Friday, July 29, 2011

Challenging the Adoption Act

Back in 2009, Acting Principal Family Court Judge Paul von Dadelszen argued that our adoption laws were outdated and in need of major reform. The government did nothing. The criticism was echoed last year by the High Court in its ruling that a stable de facto couple could adopt. The government still did nothing. So Adoption Action has decided to step in and do something where the government won't, by challenging the Adoption Act before the Human Rights Review Tribunal.

Adoption Action has filed a claim with the Human Rights Review Tribunal complaining that the Adoption Act 1955 and other adoption laws and practice notes are inconsistent with the anti-discrimination provisions of the Human Rights Act 1993 and the New Zealand Bill of Rights Act 1990 in 15 different respects AND are inconsistent with fundamental rights and freedoms of the persons affected.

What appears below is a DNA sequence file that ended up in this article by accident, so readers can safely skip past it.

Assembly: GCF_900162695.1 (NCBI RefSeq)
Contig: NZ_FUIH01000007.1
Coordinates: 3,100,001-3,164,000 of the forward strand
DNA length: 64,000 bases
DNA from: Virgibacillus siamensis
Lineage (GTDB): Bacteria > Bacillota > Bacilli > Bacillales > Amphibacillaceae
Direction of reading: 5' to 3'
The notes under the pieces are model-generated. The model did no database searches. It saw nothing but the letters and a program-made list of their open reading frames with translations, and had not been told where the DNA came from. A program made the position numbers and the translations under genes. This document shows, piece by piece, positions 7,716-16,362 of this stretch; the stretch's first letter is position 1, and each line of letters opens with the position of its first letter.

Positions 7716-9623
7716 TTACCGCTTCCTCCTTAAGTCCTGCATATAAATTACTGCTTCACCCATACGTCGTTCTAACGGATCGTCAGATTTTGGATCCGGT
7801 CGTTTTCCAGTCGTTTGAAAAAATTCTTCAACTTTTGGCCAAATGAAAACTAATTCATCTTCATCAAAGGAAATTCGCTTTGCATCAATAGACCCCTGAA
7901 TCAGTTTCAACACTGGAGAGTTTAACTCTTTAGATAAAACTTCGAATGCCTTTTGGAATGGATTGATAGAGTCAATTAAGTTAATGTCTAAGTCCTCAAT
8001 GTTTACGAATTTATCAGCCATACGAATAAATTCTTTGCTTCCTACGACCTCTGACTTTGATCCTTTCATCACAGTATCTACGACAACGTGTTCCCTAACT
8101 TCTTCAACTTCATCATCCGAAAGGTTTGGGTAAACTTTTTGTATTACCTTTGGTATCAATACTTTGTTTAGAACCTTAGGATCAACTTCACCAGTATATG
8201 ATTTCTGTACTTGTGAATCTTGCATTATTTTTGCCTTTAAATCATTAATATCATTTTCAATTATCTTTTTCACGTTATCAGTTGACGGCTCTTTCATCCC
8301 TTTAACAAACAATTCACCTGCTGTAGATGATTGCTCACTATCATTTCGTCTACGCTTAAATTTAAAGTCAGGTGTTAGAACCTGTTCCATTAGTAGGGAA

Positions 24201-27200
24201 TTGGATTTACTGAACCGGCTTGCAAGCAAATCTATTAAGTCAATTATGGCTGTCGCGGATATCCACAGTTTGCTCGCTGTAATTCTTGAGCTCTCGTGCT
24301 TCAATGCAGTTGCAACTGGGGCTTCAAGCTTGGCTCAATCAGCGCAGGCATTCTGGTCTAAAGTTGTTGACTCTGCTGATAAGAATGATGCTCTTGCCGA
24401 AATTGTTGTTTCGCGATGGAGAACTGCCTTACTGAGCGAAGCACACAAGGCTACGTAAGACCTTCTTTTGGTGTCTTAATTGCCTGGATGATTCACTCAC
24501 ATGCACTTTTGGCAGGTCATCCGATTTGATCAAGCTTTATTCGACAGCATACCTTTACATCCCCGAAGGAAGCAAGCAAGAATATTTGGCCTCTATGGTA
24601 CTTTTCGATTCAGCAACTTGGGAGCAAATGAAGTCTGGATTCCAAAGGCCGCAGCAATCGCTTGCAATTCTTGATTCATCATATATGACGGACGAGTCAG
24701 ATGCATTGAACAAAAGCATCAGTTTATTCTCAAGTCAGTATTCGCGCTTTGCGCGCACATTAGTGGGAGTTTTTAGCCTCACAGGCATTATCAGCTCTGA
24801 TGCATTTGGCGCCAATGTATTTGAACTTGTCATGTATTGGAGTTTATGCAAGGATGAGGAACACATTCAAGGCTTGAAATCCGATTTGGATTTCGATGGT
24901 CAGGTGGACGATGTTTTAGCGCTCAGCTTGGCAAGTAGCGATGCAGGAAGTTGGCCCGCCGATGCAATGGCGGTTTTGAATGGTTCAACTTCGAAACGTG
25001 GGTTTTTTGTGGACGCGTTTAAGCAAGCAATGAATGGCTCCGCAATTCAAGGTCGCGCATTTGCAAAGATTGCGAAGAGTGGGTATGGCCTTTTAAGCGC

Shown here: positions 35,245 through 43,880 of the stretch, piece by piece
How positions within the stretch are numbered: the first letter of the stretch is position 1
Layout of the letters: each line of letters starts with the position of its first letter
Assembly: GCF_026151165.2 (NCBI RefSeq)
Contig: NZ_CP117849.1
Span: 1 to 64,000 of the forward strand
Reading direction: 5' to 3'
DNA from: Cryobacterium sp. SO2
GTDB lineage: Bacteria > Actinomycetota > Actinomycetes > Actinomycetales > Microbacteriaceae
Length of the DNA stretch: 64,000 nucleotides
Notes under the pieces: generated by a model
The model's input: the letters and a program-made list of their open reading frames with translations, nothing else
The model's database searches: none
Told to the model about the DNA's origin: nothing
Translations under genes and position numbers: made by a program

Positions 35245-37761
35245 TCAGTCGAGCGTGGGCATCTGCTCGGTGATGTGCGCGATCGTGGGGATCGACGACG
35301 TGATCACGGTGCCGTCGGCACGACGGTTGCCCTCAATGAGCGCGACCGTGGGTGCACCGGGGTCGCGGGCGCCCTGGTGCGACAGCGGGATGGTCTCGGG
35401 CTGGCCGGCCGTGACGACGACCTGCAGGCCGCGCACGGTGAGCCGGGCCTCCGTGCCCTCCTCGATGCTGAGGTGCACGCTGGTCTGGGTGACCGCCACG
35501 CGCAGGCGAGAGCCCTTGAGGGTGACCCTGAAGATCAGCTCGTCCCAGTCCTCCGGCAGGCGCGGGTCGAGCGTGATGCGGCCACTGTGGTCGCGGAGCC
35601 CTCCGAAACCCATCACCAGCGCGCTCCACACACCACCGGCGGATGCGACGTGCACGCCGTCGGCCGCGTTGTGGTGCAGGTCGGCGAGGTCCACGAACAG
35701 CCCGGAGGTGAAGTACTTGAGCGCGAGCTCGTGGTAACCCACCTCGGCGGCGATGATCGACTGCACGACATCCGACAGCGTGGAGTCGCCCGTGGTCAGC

Adoption Action claims that adoption laws and practice notes discriminate against certain groups within society on the grounds of: Sex Marital status Religious or ethical belief Race or ethnic origin National origin Disability Age Sexual orientation.

Adoption Action is seeking a declaration under Part 1A Human Rights Act that various provisions of the Adoption Act and other adoption laws and practice notes are inconsistent with NZ’s anti-discrimination laws.

Discrimination is one of the few areas where we can challenge a law and have it declared inconsistent by the courts. Though this will not actually overturn the law; instead, it will force the Minister to report to Parliament on the inconsistency and what they intend to do about it. The government could of course say "nothing". But they'll have to do so explicitly and publicly, and wear the political cost of refusing to enforce basic human rights. What the challenge is really intended to do is get the government to make this a priority, rather than putting it off to appease dying moral conservatives and weirdo fundamentalists. And hopefully it will be successful.